Environmental Factor

Environmental Factor

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November 2017

Basic science behind male reproduction takes center stage

The basic science behind male reproduction and fertility took center stage Oct. 13 at a symposium sponsored by NIEHS and the Campion Fund. Humphrey Yao, Ph.D., head of the NIEHS Reproductive Developmental Biology Group, partnered with Phyllis Leppert, M.D., Ph.D., co-founder of the Campion Fund (see sidebar), to host the meeting.

The symposium covered the medical aspects of fertility, basic science of different cell types, and the role of environmental exposures. Two keynote speakers, eight talks, and a poster session presented attendees with the latest research on these varied topics.

Yao, right, and Leppert Yao, right, and Leppert set a warm, collegial tone for the day-long meeting. (Photo courtesy of Steve McCaw)

Novel function for certain RNAs

Haifan Lin Lin’s work sheds light on portions of DNA sometimes called junk DNA. “I prefer to call it terra incognita,” he said. (Photo courtesy of Steve McCaw)

Keynote speaker Haifan Lin, Ph.D., from Yale University, kicked off the day’s presentations by exploring the epigenetic function in mammals of a type of RNA called piRNA. Epigenetics refers to heritable changes to a gene that alter its function without changing the underlying sequence of its DNA.

The Lin lab studied whether piRNA facilitates the epigenetic change known as methylation through involvement in a complex that guides RNA to chromatin, rather than to DNA itself. Chromatin is a complex of DNA and proteins that compresses DNA to form chromosomes.

“We think we have found a major mechanism that is very important for guiding epigenetic factors to their target sites,” Lin said, describing his unpublished findings.

Search for a male contraceptive

Martin Matzuk “CRISPR is a game-changer for us,” Matzuk said of the gene editing technology. (Photo courtesy of Steve McCaw)

The search for male contraceptives was the focus of the keynote talk by Martin Matzuk, M.D., Ph.D., from Baylor College of Medicine in Houston. Matzuk and colleagues identified a gene product necessary for male fertility by using animal models, CRISPR-Cas9 gene editing technology, and in vitro screening methods.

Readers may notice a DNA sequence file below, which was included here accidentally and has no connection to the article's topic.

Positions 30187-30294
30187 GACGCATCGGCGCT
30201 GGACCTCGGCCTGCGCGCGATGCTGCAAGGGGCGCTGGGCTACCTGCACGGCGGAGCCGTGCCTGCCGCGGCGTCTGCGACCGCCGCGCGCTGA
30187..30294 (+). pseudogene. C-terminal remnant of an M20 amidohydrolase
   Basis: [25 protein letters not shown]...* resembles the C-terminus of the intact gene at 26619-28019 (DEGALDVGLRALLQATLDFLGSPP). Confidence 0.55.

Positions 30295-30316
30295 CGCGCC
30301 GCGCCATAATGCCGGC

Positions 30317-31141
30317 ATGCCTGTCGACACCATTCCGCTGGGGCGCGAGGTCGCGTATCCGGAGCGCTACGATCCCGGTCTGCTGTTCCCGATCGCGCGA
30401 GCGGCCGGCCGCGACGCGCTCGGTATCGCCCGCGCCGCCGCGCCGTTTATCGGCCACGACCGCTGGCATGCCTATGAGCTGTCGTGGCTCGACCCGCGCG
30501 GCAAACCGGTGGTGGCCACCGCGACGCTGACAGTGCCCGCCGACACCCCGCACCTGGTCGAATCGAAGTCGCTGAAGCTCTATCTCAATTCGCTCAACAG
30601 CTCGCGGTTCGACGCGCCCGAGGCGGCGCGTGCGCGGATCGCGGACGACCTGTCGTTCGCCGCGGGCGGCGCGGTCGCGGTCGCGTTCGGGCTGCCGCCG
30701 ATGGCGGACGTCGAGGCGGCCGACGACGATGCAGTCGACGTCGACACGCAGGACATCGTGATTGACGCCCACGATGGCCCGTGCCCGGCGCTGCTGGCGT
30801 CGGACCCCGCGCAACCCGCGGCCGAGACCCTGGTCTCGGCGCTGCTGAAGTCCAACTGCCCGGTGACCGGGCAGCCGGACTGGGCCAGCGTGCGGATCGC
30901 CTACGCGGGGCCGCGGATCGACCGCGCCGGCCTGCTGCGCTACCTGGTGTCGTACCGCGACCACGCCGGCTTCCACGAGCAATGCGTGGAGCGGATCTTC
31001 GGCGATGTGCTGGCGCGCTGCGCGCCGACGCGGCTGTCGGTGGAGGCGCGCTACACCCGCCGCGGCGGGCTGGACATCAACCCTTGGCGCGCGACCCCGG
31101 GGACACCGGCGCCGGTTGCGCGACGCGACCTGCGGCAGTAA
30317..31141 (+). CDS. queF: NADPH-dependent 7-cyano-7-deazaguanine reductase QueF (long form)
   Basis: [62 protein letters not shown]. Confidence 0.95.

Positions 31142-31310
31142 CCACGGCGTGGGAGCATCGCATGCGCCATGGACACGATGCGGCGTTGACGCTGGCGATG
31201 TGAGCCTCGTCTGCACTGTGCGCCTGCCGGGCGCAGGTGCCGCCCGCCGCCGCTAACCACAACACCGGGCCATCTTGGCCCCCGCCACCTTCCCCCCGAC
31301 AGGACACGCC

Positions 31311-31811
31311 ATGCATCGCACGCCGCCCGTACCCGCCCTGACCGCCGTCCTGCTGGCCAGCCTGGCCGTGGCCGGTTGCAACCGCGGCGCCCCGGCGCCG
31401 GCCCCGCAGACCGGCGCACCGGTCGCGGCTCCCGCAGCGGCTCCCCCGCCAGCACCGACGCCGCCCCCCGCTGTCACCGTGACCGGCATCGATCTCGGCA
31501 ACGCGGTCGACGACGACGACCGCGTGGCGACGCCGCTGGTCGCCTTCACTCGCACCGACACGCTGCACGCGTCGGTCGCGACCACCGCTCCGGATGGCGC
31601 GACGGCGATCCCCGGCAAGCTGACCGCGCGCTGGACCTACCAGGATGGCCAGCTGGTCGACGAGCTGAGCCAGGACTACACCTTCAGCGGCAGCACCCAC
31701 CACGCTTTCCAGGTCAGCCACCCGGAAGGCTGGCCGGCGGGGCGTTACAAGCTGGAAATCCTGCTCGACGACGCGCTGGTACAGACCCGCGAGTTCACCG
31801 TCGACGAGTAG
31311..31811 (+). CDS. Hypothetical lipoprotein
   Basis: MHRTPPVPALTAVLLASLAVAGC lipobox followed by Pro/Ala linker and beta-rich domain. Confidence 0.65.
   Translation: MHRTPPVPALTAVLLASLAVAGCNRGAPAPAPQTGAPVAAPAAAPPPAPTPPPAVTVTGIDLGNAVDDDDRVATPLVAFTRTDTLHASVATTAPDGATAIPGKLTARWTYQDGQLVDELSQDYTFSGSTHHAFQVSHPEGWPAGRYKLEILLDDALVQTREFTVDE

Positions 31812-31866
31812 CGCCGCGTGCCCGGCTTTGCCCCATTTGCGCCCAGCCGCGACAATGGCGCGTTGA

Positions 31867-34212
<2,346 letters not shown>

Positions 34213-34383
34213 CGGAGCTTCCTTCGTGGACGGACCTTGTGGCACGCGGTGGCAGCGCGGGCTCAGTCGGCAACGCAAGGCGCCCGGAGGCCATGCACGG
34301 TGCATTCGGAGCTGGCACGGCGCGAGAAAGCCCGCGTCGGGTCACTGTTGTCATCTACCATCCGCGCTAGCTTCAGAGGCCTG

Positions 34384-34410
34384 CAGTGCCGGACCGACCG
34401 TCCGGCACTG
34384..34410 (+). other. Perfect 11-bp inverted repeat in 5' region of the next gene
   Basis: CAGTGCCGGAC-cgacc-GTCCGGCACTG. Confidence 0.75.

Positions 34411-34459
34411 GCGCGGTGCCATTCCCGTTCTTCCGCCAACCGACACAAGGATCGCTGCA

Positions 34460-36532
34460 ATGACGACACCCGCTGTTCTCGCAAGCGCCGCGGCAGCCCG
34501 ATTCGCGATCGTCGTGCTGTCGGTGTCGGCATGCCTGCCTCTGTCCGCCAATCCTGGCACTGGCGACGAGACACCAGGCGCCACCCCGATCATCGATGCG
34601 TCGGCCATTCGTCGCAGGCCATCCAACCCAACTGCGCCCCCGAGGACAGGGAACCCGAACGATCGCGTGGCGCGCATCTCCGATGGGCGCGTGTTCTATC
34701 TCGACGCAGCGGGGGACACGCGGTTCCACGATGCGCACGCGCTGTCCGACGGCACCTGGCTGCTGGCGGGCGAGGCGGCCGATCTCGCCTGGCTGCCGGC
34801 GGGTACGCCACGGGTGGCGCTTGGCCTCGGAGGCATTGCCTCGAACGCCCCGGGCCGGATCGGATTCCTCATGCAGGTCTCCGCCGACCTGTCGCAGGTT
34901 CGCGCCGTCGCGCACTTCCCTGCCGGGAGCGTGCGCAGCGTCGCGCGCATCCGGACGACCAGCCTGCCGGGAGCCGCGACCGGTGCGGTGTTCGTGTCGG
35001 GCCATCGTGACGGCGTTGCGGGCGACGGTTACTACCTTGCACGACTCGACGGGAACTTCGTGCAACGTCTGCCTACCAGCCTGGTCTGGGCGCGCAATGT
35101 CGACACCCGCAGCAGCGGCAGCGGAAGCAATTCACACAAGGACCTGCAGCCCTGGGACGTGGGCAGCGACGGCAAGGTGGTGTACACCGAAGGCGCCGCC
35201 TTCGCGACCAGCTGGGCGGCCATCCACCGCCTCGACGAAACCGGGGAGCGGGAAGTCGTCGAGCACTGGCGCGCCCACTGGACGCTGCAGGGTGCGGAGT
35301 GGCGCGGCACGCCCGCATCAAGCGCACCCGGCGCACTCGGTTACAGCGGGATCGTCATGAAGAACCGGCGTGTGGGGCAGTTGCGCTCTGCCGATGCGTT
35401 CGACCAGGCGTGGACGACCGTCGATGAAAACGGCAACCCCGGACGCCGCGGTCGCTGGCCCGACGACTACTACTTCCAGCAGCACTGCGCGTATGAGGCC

They are now screening billions of molecules to find substances that target the gene product as candidates for a male contraceptive. A technology known as DNA barcoding allows screening of up to 2 billion molecules in a single mixture, he explained.

“This entire project came to be because of Franco,” Matzuk said, referring to Francesco DeMayo, Ph.D., who came to NIEHS from Baylor in 2015 to lead the institute’s Pregnancy and Female Reproduction Group. DeMayo now leads the NIEHS Reproductive and Developmental Biology Laboratory.

Experts’ research updates

Barbara Nicol Barbara Nicol, Ph.D., a visiting fellow in Yao’s lab, discussed her research during the poster session. Yao said hard work by all his lab members helped make the meeting a success. (Photo courtesy of Steve McCaw)

Connections between the research questions pursued by various attendees were underscored during discussion times, as postdoctoral fellows confirmed insights with lead researchers, and scientists asked advice of each other regarding new techniques and next steps.

Yao described the lineup of experts as the field’s A-list. The speakers and their current projects are presented below.

Janice Bailey, Ph.D., Laval University, Canada — How methylation of sperm DNA, from paternal exposure to persistent organic pollutants, influences health effects in offspring, and the therapeutic value of folic acid supplements.

Tracy Bale, Ph.D., University of Maryland — A novel mechanism by which the environment, including stress, diet, drugs, and toxins, can regulate epigenetic marks in sperm.

Blanche Capel, Ph.D., Duke University — Regulation of gene transcription in the poorly understood cell cycle of male gonocytes, and implications for fertility and tumor formation.

Matt Coward, M.D., University of North Carolina at Chapel Hill — Approaches to evaluating and treating male fertility problems in couples experiencing infertility.

Tony DeFalco, Ph.D., Cincinnati Children’s Hospital Medical Center — How the system of blood vessels, or vasculature, in the fetal testis regulates differentiation of Leydig cells.

Jannette Dufour, Ph.D., Texas Tech University — The potential for cell-based gene therapy using Sertoli cells, which help protect male germ cells from immune attack.

Christopher Geyer, Ph.D., East Carolina University — Uncovering molecular controls by which retinoic acid drives cell differentiation early in the cell cycle that produces mature sperm.

Debra Wolgemuth, Ph.D., Columbia University — Effects of alterations in a protein called BRDT on the development of spermatocytes and spermatids, and ultimately, male fertility.


Blanche Capel Capel was Yao’s postdoctoral mentor, she said, highlighting the sometimes small world of scientific research. (Photo courtesy of Steve McCaw)
Fei Zhao discusses research Fei Zhao, Ph.D., a visiting fellow in Yao’s lab, discussed the research that led to his groundbreaking research paper published in Science in September. (Photo courtesy of Steve McCaw)
Tony DeFalco DeFalco studies disorders of sexual development, and the genetic and molecular mechanisms that underlie embryonic differentiation and organ development. (Photo courtesy of Steve McCaw)
Emmi Rotgers Emmi Rotgers, M.D., Ph.D., a visiting fellow in Yao’s lab, shared research on steroid hormones and the mechanisms that underlie infertility and obesity. (Photo courtesy of Steve McCaw)
Chris Geyer Geyer, a former postdoctoral fellow at NIEHS, researches mechanisms behind mammalian germ cell development. (Photo courtesy of Steve McCaw)
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